majorelle's garden

At Jardin Majorelle , Rue Yves Saint Laurent, Marrakech (Morocco)

The Majorelle Garden (ⵓⵔⵜⵉ ⵎⴰⵊⵓⵔⵉⵍ, حديقة ماجوريل‎‎), is a 12-acre botanical and artist’s landscape garden in Marrakech. An archaeological museum, it also contains the Islamic Art Museum. The edifice was designed by the expatriate French artist Jacques Majorelle in the 1920s. He was the son of Art Nouveau ébéniste, Louis Majorelle. Though his orientalist watercolors are largely forgotten today (many are preserved in the villa’s collection), the gardens are his creative masterpiece. The special shade of bold cobalt blue used in its buildings is named after him - Majorelle Blue. The garden hosts 15 bird species that are endemic to North Africa. It has many fountains and a collection of cacti. The garden has been open to the public since 1947.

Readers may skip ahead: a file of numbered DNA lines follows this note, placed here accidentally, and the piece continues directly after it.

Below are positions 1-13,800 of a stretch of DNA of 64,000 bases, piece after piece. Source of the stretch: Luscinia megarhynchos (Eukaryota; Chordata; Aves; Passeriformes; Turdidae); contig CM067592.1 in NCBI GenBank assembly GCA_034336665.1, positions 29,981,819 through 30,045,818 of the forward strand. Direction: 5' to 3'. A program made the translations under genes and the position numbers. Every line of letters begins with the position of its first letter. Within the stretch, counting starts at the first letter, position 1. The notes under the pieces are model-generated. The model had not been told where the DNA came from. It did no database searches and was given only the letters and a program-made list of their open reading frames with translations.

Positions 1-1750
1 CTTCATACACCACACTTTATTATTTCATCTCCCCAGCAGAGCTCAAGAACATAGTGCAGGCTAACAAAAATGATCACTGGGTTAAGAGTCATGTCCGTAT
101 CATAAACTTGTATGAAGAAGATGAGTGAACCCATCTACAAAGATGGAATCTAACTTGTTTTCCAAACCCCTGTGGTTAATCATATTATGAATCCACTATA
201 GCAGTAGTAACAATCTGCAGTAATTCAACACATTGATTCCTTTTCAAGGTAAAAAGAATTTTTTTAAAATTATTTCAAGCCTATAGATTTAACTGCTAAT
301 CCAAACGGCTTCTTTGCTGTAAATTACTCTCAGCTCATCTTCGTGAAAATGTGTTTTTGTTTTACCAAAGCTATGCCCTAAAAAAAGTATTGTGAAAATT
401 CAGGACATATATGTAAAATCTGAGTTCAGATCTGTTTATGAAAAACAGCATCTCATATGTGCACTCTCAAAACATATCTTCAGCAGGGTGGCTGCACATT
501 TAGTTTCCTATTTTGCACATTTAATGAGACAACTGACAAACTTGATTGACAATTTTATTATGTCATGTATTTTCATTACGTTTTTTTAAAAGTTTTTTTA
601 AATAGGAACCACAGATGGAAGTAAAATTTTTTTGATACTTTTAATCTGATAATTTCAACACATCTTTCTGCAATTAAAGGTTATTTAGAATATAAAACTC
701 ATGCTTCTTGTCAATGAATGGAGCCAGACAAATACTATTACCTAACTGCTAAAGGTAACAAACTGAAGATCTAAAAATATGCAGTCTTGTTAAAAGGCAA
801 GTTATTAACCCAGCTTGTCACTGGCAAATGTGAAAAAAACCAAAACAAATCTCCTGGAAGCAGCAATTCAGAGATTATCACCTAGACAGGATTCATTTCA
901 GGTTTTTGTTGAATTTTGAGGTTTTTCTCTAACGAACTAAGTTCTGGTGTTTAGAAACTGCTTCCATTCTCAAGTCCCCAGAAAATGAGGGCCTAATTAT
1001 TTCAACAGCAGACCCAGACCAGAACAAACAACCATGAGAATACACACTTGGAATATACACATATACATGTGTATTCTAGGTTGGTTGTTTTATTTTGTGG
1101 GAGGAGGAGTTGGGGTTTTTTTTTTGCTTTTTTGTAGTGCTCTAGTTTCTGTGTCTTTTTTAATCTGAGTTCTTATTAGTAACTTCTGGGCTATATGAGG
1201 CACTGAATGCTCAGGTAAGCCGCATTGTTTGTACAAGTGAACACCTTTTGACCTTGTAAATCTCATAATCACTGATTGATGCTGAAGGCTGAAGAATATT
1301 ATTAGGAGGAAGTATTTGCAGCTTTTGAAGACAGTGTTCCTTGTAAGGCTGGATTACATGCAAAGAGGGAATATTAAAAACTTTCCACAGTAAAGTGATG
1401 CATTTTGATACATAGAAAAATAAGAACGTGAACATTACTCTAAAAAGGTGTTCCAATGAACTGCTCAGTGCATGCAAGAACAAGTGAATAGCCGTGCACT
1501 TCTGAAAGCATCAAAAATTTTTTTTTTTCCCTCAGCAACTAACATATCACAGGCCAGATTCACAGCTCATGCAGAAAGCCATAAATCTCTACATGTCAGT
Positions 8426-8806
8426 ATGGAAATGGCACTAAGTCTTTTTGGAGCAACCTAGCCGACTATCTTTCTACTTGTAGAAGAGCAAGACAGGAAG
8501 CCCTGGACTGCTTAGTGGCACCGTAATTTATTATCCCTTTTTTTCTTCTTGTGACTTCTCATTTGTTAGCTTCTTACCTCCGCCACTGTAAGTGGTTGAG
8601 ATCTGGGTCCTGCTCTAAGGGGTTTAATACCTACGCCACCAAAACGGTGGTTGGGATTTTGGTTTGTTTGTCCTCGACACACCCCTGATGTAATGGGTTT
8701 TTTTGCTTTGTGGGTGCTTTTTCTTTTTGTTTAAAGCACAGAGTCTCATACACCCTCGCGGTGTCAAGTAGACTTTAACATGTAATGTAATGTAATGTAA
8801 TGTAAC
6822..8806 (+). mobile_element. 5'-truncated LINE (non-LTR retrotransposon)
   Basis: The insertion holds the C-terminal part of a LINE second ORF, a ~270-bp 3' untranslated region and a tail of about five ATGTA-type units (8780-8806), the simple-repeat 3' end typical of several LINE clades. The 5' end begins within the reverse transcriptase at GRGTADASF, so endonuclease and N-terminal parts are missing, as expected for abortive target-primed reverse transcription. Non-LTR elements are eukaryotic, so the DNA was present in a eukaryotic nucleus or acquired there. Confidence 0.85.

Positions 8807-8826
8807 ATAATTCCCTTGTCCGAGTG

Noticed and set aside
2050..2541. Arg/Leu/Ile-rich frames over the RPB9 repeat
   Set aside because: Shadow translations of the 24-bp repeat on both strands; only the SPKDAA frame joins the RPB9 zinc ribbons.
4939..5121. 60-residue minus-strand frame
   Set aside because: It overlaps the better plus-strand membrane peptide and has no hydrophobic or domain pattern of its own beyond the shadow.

Online each month, the Roosevelt Library highlights works of art from its collections that are rarely seen by the public. This month we feature an oil painting of Bab El Khémis in Marrakech, Morocco, by Marius Hubert-Robert.

On January 24, 1943, following the Casablanca Conference, Roosevelt and Churchill traveled to Marrakech, Morocco, where they spent the evening at a large villa occupied by the US Vice-Consul at Marrakech, Kenneth Pendar. Along the way, they passed by the entrance gate to Bab El Khémis, a large marketplace. Later on, FDR and Churchill watched the sunset over the Atlas Mountains from the tower in the nearby Majorelle Gardens, as shown in the photo above.

French artist Marius Hubert-Robert painted the entrance to Bab El Khémis in 1943. Soon after, he presented the painting to President Roosevelt.